Meet the Finalists and View the Top 15 Submissions!
Congratulations to our Finalists! We are proud to celebrate the top 15 submissions after two rounds of reviews of over 2000 submissions. We’ve been extremely impressed with the knowledge and ingenuity from students located in countries around the world. Here is a preview of five finalists (Click here to view all finalists).
Finalist: Ritika Bharati, 16, United States
Video: Oncolytic Virotherapy
"Not only is this topic interesting, but additionally, not many people know about it. I think it is important to educate people about revolutions in medicine in a way that they can understand it. A unique topic such as oncolytic virotherapy also paves a path for people to think more about these topics and want to learn more about them."
Finalist: James Dingley, 17, Australia
Video: The Science of Fireworks
"I wanted to show how science is part of our everyday world, and that things as complex and beautiful as fireworks can be understood with science. This is also the global Year of Light and I wanted to contribute to this through a light-based documentary."
Finalist: Maria Portela, 16, Portugal
Video: RNA Interference
"I chose to talk about RNA interference because this concept is very useful, as nowadays it is a common tool for research, being used in a huge variety of studies. Potentially, it can become a revolution in some therapies, such as cancer and other diseases related to protein overexpression, as it silences gene expression."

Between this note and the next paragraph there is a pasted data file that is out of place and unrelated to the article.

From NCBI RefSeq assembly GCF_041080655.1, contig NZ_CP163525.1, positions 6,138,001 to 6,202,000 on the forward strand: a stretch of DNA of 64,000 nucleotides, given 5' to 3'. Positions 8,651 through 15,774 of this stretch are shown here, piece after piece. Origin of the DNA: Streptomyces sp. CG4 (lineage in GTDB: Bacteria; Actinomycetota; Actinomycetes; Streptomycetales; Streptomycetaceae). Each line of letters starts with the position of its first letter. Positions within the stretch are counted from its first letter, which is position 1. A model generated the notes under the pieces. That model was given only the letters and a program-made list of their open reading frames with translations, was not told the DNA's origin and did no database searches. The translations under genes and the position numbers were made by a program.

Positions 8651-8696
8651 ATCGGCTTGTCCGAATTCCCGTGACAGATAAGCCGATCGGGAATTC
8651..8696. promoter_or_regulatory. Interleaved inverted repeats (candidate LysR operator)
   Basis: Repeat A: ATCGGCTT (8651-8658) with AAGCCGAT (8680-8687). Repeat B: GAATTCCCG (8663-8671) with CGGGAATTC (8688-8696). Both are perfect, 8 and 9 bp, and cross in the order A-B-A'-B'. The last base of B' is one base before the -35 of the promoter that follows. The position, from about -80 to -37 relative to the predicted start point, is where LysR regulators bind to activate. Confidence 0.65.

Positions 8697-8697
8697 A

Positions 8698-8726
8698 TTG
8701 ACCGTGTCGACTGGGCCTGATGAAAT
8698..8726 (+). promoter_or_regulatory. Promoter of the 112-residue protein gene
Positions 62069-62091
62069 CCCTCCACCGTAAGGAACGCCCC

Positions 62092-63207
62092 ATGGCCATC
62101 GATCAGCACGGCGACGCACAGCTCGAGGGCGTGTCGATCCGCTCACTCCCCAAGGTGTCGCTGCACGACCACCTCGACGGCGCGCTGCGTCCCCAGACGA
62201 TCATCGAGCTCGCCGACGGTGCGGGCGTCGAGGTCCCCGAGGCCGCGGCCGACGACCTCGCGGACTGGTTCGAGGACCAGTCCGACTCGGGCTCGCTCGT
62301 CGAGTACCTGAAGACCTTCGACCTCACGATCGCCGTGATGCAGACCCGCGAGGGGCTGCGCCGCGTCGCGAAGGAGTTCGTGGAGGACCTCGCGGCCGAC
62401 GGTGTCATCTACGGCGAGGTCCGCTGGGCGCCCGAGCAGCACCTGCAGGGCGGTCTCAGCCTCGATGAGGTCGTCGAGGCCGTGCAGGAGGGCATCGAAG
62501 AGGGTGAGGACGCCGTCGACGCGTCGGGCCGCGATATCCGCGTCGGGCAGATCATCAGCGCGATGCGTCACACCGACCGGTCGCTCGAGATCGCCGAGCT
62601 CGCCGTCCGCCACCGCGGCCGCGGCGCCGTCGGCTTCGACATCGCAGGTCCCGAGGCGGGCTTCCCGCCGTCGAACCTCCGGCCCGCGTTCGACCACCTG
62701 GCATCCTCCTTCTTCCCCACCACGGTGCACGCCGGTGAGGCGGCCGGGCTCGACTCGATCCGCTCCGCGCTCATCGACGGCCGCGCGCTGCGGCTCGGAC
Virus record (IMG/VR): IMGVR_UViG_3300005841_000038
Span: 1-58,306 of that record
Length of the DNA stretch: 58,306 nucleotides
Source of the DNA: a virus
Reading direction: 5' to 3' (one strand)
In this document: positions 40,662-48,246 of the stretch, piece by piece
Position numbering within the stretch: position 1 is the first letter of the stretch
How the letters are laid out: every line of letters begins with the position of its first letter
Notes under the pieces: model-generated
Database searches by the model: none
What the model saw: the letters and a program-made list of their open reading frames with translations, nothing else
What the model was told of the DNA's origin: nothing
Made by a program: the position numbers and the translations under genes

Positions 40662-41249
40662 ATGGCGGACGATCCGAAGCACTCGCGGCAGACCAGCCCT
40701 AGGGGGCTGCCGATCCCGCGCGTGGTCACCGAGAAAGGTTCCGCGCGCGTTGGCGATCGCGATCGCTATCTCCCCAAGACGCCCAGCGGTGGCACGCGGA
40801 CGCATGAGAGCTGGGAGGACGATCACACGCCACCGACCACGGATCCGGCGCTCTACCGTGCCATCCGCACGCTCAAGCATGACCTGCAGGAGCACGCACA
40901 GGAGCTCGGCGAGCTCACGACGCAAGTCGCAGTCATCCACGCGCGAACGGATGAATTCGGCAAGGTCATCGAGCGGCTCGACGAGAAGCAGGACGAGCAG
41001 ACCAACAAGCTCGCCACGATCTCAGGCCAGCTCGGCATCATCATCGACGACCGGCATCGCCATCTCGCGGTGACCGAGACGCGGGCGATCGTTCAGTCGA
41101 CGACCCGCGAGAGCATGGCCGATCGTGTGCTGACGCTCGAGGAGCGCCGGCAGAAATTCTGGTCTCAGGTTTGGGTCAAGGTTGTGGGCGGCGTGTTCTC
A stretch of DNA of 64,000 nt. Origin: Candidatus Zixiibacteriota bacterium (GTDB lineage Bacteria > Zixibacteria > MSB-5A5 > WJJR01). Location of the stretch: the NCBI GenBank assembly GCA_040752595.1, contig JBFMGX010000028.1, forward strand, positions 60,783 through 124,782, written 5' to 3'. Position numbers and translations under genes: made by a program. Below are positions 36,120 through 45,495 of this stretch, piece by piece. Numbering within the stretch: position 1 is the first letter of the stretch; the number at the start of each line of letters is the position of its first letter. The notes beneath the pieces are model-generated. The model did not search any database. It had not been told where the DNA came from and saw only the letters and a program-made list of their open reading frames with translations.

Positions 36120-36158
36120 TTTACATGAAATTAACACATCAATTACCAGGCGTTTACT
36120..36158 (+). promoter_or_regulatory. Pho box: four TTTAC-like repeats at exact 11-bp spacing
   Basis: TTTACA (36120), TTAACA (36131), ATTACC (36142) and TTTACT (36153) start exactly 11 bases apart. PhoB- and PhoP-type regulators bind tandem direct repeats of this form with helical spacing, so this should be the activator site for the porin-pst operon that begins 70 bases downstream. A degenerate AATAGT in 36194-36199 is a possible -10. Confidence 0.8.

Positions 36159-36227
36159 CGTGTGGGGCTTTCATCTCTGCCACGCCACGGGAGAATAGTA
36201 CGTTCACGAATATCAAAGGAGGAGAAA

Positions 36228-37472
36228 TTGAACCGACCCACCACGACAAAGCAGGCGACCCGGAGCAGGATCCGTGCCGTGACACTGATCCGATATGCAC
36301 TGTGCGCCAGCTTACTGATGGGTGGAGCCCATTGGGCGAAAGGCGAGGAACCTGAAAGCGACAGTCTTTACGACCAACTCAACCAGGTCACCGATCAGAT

Finalist: Max Thorniley, 14, Australia
Video: Special and General Relativity
"I have a particular interest in physics since the topics and concepts are mind-blowing and difficult to understand, this is one such topic and it is the challenge of comprehending it that made me want to make it the subject of my video."
Finalist: John Fish, 16, Canada
Video: The EPR Paradox
"I chose this topic because, primarily, I'm a huge fan of science fiction and love to see elements of science fiction come to life. I've been passionate about the quantum world since grade 7, and have since been teaching myself the concepts and mathematics behind it. The EPR paradox was of specific interest to me because of the nature of the problem."
Meet all 15 finalists and watch their videos here. We hope you join us in celebrating the winner of the Breakthrough Junior Challenge at the 2016 Breakthrough Prize ceremony, via live broadcast on National Geographic Channel at 10:00 p.m. ET / 7:00 p.m. PT on Nov. 8th, 2015 followed by a worldwide broadcast on Fox Network and National Geographic Channels.